The wrong turns and false dawns in Earth's search for alien life in the universe

The Allen Telescope Array, which will join the search for possible alien radio signals
Image caption The Allen Telescope Array, which has joined the search for possible alien radio signals

There was excitement this week when it emerged a Russian radio telescope had detected a strong signal coming from the direction of a star 95 light years away from Earth.

Could alien life finally have been found?

The signal was detected by the RATAN-600 telescope, in the town of Zelenchukskaya near the Georgian border, last May.

At the time, the telescope was pointed in the direction of a star called HD 164695.

It's a similar size to our sun but is only known to have one gassy, Neptune-like planet orbiting it.

Kepler-186f
Image caption Kepler-186f is an Earth-like planet discovered in April 2014

The Seti Institute, the organisation that coordinates the search for life beyond the earth, was cautious about the report.

For a signal to reach us from 95 light years away it would, they say, need a transmitter that would use an amount of energy comparable to "the total energy consumption of humankind".

But they say the report is "interesting" and other radio telescopes are now joining the search.

Seti is right to be cautious though, because the search for life in the universe has a history of wrong turns and false dawns.

When alien signals turned out to be a microwave oven...

Someone unwittingly hurting the search for extraterrestrial life

Scientists working at the Parkes radio telescope in New South Wales had been detecting unexplained short bursts of radio signals for years.

This was particularly important because the telescope was built to detect short bursts of radio signals from the cosmos, known as "fast radio bursts".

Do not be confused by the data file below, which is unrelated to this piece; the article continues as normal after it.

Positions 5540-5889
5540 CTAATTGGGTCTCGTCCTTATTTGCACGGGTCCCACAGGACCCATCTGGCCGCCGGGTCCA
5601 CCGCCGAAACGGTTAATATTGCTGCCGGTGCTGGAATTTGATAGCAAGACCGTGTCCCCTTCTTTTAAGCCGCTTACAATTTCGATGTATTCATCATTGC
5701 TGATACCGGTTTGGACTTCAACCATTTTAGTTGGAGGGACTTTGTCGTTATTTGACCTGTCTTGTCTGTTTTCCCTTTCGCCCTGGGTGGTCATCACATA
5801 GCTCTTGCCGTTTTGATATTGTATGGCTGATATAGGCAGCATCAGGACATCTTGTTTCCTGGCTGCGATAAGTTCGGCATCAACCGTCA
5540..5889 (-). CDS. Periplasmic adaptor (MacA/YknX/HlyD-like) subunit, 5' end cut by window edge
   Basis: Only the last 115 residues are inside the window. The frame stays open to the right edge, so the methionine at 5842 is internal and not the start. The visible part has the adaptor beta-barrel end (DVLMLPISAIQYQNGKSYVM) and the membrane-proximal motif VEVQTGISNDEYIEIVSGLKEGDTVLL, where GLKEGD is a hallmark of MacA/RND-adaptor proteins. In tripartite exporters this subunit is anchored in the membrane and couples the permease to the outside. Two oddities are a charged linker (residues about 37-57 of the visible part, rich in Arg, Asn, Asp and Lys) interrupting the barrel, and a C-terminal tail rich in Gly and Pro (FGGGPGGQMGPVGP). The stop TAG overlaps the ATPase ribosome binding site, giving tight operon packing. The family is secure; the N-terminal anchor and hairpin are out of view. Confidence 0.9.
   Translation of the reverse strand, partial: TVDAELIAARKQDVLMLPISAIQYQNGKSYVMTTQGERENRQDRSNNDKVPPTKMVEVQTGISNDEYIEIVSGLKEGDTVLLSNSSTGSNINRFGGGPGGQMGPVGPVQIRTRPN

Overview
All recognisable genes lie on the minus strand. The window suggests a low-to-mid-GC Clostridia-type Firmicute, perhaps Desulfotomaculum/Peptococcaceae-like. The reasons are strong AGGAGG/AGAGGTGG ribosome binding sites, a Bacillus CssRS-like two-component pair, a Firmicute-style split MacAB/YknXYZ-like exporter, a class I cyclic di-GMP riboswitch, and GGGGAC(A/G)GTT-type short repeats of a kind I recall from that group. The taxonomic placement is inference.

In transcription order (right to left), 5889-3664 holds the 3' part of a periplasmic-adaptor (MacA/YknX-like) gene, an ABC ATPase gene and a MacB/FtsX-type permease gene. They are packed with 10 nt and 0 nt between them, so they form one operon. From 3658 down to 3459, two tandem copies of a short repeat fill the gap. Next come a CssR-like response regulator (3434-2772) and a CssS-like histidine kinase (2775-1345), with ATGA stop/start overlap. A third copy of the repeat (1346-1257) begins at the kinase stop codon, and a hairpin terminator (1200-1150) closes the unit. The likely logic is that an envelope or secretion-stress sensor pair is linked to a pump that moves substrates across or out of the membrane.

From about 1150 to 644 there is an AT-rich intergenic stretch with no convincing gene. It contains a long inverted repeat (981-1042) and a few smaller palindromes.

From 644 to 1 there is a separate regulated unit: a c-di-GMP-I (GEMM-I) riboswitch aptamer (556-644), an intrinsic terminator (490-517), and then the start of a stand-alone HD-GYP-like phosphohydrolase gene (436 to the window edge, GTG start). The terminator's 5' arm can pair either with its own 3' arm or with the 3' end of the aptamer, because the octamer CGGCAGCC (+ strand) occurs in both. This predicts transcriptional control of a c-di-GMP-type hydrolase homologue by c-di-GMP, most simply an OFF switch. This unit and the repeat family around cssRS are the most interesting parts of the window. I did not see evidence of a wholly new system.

The scientists soon realised that the signals were coming from closer to home but explanations varied from cloud formations to light aircraft.

It was only when they noticed that the signals tended to occur around lunchtime that the real culprits were unmasked.

Impatient scientists in the kitchen opening a microwave door early.

Canals on Mars, but only because of a bad translation...

A canal in Manchester, not Mars
Image caption A canal in Manchester, not Mars

In 1877 Italian astronomer Giovanni Schiaparelli was completing his close observation of the surface of Mars.

Unfortunately, somewhere along the line the Italian word "canali" which he meant as "channels" became "canals" in English.

That led to a frenzy of speculation about the possibility of intelligent life and on Earth's nearest neighbour.

Alien megastructure? Or swarm of comets?

The persid media shower

Tabby's Star, more formally known as KIC 8462852, made headlines around the world last year when astronomers revealed that they had recorded rapid fluctuations in its brightness that couldn't be explained.

Normally a dimming star can be explained by a planet passing in front of it, but Tabby's Star was dimming far more than normal.

One astronomer claimed that it was potentially proof that an alien civilization was building a megastructure around the star to harness its energy, although admitted it was a last resort explanation.

Others suggested a swarm of comets could be responsible.

The wow signal, that was never heard again...

Radio telescopes in New Mexico

In 1977 astronomer Jerry Ehman found something amazing while using Ohio State University's radio telescope.

He was so excited by the 72-second long burst of radio waves from a group of stars in the Sagittarius constellation he wrote the word "wow!" on the computer print out.

Scientists managed to eliminate the dull explanations like aircraft or satellites, but despite multiple attempts the signal has not been heard since.

If it was an alien, they've gone quiet since.

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